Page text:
2016 Nissan Titan XD Review: Not-quite HD pickup makes cannonball splash

The 2016 Nissan Titan XD is a puzzling truck. Let me explain. I've been driving trucks since I was a teenager, learning the joys of parking a battleship in an urban environment after my transition from country mouse to city mouse for college. In the intervening years I've seen the full-size pickup market blossom into the behemoth-laden bastion of Big Three profits that it's become today, with ultra-luxury trucks now as common as BMW and Lexus sedans at country clubs across the nation.

For much of this renaissance, Nissan has found itself on the outside looking in. The original Titan was a good truck released roughly 10 years ago and then abandoned by the mothership. This forced it to do battle with a gang of bruisers from Ford, GMC, Chevrolet, and Ram that were engaged in a relentless game of one-upmanship that left the Japanese interloper in the dust.

Fast-forward to the 2016 model year and Nissan has decided to give pickups another go – but this time, by walking a very unique path. Rather than follow established segment norms, the Titan XD rides on a platform that splits the difference between the half-ton trucks that are so popular as daily drivers and the heavy-duty models that are typically aimed at commercial buyers or individuals who are deeply committed to tow ratings and torque curves that could be expressed on the Richter scale.

The Nissan Titan XD's chassis is a total do-over compared to the previous model, but it does borrow its underpinnings from the company's series of NV cargo vans, with a much robotic welding, stretching, and reinforcing done to bolster things enough for hardcore hauling. Suspension for the truck is stiff similarly stiff, but not quite at the same level as a true HD truck, which means you don't suffer from much bed shake over rough road when cruising around unloaded.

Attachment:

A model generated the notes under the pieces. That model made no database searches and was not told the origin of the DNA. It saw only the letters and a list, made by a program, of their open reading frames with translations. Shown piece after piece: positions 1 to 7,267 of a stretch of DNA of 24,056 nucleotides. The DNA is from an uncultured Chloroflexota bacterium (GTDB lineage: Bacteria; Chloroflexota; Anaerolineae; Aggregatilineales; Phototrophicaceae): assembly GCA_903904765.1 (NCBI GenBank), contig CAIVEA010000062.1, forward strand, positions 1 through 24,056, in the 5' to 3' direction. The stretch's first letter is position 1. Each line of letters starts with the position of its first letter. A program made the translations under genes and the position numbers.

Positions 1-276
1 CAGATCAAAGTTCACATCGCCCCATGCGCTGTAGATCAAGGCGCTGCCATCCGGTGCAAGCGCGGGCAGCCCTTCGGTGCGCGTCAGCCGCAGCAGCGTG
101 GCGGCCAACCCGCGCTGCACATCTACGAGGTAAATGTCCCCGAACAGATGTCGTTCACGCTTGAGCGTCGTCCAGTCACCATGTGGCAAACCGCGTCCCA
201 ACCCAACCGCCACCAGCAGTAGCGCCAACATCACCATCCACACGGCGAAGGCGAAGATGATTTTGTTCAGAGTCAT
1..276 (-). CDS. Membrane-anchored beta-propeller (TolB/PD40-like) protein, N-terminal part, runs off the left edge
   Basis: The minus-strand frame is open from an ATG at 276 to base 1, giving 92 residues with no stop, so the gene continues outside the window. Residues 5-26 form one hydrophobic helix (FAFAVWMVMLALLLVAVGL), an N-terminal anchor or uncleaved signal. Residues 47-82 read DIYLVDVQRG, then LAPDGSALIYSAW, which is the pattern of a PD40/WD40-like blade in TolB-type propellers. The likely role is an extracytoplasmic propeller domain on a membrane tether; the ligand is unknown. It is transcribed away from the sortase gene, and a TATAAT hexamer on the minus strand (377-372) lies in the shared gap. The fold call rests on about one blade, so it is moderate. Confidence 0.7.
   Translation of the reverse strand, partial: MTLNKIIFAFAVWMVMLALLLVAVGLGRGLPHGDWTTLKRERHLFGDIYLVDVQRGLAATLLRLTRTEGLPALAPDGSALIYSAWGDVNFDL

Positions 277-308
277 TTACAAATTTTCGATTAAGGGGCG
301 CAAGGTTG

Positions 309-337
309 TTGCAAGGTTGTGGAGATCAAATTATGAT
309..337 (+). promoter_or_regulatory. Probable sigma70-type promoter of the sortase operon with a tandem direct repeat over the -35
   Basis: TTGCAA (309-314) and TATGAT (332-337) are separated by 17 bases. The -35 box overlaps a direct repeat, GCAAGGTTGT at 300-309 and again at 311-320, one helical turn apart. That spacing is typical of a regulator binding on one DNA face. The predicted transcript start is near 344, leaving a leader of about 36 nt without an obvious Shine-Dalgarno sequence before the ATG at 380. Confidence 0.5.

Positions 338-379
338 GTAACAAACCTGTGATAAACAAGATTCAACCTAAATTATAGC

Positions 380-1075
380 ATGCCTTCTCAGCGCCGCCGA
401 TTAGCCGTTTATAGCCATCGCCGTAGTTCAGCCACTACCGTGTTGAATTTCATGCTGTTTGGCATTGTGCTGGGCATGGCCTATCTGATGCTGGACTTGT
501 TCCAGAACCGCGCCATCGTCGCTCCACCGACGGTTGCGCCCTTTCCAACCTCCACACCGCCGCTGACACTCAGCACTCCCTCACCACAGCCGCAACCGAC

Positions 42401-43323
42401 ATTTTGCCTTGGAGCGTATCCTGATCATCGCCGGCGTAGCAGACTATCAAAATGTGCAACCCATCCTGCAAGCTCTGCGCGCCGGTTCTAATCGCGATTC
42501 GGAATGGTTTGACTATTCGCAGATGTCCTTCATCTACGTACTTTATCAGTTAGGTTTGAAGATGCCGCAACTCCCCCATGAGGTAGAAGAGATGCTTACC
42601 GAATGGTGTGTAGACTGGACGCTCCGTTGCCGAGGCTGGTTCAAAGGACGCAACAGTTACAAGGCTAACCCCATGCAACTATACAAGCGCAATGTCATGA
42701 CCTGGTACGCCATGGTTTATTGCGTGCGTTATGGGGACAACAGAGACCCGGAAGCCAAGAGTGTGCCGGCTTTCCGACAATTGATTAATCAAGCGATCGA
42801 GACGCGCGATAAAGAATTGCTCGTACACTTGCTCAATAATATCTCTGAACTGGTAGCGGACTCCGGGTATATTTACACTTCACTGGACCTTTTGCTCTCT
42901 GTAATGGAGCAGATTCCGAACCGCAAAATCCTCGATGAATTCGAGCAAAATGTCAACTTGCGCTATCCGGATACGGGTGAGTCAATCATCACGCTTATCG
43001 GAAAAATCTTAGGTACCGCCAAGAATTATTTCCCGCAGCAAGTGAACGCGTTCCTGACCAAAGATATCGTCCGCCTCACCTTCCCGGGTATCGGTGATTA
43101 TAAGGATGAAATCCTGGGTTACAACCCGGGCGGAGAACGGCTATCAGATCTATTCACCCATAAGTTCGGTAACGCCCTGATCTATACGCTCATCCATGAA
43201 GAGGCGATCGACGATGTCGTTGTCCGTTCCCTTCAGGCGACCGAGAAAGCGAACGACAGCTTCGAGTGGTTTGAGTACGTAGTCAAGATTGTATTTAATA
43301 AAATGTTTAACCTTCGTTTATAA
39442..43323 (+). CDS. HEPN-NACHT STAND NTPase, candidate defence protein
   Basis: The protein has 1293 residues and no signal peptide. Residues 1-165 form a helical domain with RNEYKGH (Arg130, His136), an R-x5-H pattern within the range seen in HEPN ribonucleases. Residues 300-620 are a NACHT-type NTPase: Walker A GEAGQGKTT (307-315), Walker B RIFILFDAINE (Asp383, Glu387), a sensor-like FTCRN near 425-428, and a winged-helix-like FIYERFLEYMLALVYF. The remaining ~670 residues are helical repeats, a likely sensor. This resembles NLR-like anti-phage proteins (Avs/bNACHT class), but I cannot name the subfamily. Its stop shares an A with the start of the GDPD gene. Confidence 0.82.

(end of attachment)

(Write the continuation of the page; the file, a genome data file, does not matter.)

You wouldn't know that the Titan XD was a smoother customer than many of its industrial-grade rivals going by the sheer enormity of its styling, however. The Nissan truck is huge, huge, huge – and not just in terms of hood or bed height (the walls of which are effectively at my eye-level when standing alongside) but also overall length. Currently, the Titan XD is shipping exclusively in four-door crew cab form with a 6.5-foot box, and until more configurations become available, you'll be tasked with parking this automotive Gulliver's nearly 20-foot footprint in a world that suddenly feels Lilliputian.

Some responsibility for the Nissan Titan XD's big-on-big brutality can be laid at the feet of its most compelling feature: the availability of a 5.0-liter Cummins turbodiesel V8 engine. This motor, which until a gasoline unit comes online later in the year is the only available power plant, was simply too tall to fit under the pickup's hood as originally designed. This led to a re-sketch of the entire truck, boosting the upper boundaries of its sheet metal to their current exaggerated altitude.

Of course, one could argue that it was a worthy effort, given the 310 horsepower and 550 lb-ft of torque produced by the Cummins monster that it accommodates. These figures place it fairly high above the 240 horses and 420 lb-ft of twist generated by the only other non-HD truck to offer diesel power, the Ram EcoDiesel, but the Titan XD is still 200-300 lb-ft shy of the truly outrageous oil-burners available in the heavy-duty segment.